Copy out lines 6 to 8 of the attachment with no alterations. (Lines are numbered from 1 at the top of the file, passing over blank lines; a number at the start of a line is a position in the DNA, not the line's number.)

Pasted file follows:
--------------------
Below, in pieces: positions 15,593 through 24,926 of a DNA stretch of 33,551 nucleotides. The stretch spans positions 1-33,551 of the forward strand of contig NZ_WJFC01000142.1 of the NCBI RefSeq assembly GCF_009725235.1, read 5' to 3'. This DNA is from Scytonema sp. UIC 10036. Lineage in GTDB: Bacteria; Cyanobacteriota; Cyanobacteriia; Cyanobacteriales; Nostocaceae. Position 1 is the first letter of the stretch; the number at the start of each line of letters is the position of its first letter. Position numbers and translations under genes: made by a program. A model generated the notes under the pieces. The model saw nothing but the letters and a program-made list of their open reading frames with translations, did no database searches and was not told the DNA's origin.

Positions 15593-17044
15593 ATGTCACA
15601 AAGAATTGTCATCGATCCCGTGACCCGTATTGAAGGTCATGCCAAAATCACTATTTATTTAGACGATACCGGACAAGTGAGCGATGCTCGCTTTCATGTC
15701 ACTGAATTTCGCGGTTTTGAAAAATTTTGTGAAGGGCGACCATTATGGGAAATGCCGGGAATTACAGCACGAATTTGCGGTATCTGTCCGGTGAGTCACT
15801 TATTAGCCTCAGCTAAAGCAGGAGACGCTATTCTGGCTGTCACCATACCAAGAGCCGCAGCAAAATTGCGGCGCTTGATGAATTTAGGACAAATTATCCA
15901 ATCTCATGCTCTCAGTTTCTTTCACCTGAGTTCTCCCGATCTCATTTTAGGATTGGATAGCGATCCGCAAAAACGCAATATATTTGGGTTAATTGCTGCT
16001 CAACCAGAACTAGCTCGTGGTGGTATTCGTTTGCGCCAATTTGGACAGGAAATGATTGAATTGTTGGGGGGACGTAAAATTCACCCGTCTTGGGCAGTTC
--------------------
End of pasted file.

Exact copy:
15801 TATTAGCCTCAGCTAAAGCAGGAGACGCTATTCTGGCTGTCACCATACCAAGAGCCGCAGCAAAATTGCGGCGCTTGATGAATTTAGGACAAATTATCCA
15901 ATCTCATGCTCTCAGTTTCTTTCACCTGAGTTCTCCCGATCTCATTTTAGGATTGGATAGCGATCCGCAAAAACGCAATATATTTGGGTTAATTGCTGCT
16001 CAACCAGAACTAGCTCGTGGTGGTATTCGTTTGCGCCAATTTGGACAGGAAATGATTGAATTGTTGGGGGGACGTAAAATTCACCCGTCTTGGGCAGTTC